I've also seen what happens to other languages that change their name. They basically lose their branding, and have to start all over. I'm too Lazy to do all that work again. Plus there's a longstanding cultural assumption that major version numbers indicate incompatible changes, despite the recent trend for marketeers to pretend that great strides have been made when they haven't.

      Another factor is that four letter words are in short supply, and we shouldn't use them up so quick, especially for things we really want to use four-letter words on. :-)

      But overriding anything else is the fact that I think I have a moral claim on the name, and I want Perl 6 to be considered a better Perl than Perl 5. Call it Hubris if you like...

        what makes Perl Perl?
        In no particular order:
        1. Perl is context-based, or context-sensitive, or it decides what to do on code depending on in what context I expect my code to be treated (well, in the set of contexts Perl understands)
        2. Perl allows me to code in the *first way* that comes to mind to solve a problem, yet allows me later to improve the solution in *another way*.
        3. Perl makes it easy for me to visually distinguish variable types and interpolate them in string. This is one of things that made me fell in love in my early Perl days.
        4. Perl allows me to have as many namespaces as I like (or need) and arrange them in a nested fashion. I can have them in one file, or in their own files. (I just can't stand to say CGI_Application_Plugin_Authentication_Driver_DBI).
        5. Memory management. Well, this one was actually less relevant for me until I know (by literature) the pain in manually allocating and deallocating memory. So my praise to those who implement Perl in C but can stand the pain :-) (They can, can't they?)
        6. Garbage collection, see also note about MM. I don't care whether it's implemented with reference counting or mark & sweep, or other techniques, as long as Perl provides GC.
        7. CPAN, enough said :-)
        8. Unimitable Regular expression
        9. Optional parentheses, semicolons, and commas as long as they're not required
        10. I love one-liners
        11. Optional return in subs (TheDamian advices againsts it (PBP 9.11), though.)
        12. POD!
        13. Free-form syntax structure
        14. Short-circuit in logical operators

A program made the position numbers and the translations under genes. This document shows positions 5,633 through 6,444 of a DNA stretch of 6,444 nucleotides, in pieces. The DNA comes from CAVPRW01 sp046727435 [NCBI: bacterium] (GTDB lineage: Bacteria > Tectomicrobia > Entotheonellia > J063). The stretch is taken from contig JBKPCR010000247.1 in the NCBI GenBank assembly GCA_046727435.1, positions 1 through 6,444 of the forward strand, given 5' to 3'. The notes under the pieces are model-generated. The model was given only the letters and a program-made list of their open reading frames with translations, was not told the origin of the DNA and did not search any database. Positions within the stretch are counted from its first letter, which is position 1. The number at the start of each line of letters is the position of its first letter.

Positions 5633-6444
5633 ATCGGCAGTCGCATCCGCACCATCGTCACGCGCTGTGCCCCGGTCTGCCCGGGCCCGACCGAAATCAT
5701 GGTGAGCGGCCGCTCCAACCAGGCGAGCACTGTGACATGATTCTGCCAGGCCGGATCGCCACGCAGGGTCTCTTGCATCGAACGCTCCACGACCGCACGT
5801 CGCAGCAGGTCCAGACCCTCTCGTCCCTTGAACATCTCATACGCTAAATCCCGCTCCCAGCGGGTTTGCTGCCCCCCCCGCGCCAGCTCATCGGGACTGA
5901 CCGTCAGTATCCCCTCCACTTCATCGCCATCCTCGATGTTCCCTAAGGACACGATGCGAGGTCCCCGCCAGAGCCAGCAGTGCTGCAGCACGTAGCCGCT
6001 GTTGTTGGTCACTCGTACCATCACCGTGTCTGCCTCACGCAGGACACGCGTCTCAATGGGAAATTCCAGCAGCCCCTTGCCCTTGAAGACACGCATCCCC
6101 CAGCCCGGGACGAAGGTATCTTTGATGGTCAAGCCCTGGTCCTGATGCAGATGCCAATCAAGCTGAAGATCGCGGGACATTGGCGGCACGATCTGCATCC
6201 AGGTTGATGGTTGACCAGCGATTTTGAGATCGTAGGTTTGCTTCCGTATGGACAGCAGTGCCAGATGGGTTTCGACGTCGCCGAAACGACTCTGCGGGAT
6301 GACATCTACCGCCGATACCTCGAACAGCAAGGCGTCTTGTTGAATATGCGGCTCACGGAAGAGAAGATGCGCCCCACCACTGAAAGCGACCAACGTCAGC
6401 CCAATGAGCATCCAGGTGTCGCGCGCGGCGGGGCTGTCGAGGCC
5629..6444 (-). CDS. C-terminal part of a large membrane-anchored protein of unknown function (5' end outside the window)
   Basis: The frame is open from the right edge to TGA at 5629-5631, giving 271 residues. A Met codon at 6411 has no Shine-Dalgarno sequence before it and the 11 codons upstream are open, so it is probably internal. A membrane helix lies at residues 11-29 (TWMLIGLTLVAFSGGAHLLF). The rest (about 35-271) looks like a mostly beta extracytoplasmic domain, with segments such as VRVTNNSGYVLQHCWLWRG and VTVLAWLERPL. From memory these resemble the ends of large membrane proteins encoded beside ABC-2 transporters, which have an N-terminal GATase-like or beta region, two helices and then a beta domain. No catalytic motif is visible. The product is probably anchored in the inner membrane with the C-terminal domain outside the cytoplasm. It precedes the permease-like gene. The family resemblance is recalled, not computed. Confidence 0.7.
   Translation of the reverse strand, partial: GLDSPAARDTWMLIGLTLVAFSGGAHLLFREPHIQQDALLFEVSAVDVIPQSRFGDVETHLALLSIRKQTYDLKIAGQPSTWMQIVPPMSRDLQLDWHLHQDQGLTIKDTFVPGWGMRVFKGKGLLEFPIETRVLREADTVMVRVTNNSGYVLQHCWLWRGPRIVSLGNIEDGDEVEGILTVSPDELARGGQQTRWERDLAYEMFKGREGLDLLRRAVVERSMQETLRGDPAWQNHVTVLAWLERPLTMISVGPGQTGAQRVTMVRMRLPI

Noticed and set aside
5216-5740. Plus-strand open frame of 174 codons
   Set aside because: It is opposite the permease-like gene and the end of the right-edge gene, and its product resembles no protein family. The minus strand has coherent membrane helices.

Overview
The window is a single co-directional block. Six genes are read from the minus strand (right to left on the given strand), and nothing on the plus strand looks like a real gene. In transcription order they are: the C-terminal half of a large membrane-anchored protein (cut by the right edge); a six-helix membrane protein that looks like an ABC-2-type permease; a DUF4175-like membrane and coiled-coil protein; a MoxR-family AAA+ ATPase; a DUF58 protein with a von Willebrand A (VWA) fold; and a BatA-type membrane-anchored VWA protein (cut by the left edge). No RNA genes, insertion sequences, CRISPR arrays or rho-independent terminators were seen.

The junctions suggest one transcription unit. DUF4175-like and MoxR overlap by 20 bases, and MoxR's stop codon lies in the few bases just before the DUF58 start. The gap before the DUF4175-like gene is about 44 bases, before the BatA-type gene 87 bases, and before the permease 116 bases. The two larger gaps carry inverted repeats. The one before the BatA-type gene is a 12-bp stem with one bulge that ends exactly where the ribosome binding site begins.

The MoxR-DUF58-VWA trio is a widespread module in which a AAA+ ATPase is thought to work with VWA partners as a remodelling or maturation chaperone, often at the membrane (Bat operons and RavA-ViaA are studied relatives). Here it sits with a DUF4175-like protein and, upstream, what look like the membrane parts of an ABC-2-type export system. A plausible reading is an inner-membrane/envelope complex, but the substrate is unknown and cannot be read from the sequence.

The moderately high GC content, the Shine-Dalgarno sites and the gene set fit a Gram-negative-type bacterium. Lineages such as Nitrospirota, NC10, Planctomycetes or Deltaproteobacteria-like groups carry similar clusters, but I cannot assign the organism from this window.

15. (I don't know how to name this) EXPR if STATEMENT and other statement modifiers friends (Updated per blazar below)
        16. Closure, anyone?
        17. Arbitrary (bare or named) block usage
        18. Nested scoping

        (Well, I can go on but that's what I can think of now. I could add TimToady's onion speaks but I'm afraid it's too much personal)

        If Perl 6 preserves those characteristics, there's no reason to say Perl 6 is not Perl despite the change on the syntax. For example, I don't mind to write @array[1] instead of $array[1]. It's still Perl. And of course I can't mind to write:

        given ($some) { when 'body' { 'has to fight' } when 'thing' { 'has to give' } when 'day' { 'they will know the truth } when 'where' { 'in a very near place to their mind' } when 'time' { 'can only tell' } default { 'yes, there is always a space for default' } }
        In the mean time, the only thing I can do now is stay with Perl (5) until the day when we do have that better Perl than Perl 5. In the future, we won't call it Perl 6 anymore, just Perl.

        Update: now that I remember more, I added number 13 onward.


        Open source softwares? Share and enjoy. Make profit from them if you can. Yet, share and enjoy!

        We're just trying to skip over the 20 years of deprecation cycles and dead ends it would take to evolve Perl 5 into Perl 16 piecemeal ...

        Pardon me if you've answered this before, but what exactly about Perl 6 would give it such longevity?

        Syntax is just skin
        Linguistic determinism is the idea that language shapes thought. As a hobbyist in the J programming language I disagree that syntax is just skin... sure they could all compile down into the same parse tree, but, but... ummm.. well, I still disagree :)


        Carter's compass: I know I'm on the right track when by deleting something, I'm adding functionality
      Corion ++ you hit the nail on the head IMHO !!
      Perl6's name implies that it is the next version after Perl5. Now such claim could safely be made if Perl6 largely builds on the syntax and architecture of its predecessor Perl5. However from what I have seen it appears that Perl6 is highly incompatible with Perl5, some very core constructs have changed semantics, all in all it simply is a different language.

      Now I will not comment on the quality of Perl6. No doubt it has its merits given the development efforts and the experienced team of developers. It may well be a superior language to Perl5.

      The real issue here is that by naming the new release Perl6 it degradates its predecessor Perl5 to an 'older now obsolete' release and it cuts off the natural path to an upwards-compatible 6.0 release. Now this may or may not be the intention of the Perl6 development community but it simply does not do justice to the Perl5 achievements, the installed base and happy Perl5 developers. It makes non-Perl programmers weary to start with Perl(5).

      My plea would be to rename Perl6 to something else. Call it Perl++ or Perl# if you have it, just don't imply that it the next release that builds upon Perl5. If Perl6 is the best thing since sliced bread then over time developers will jump on that bandwagon anyway.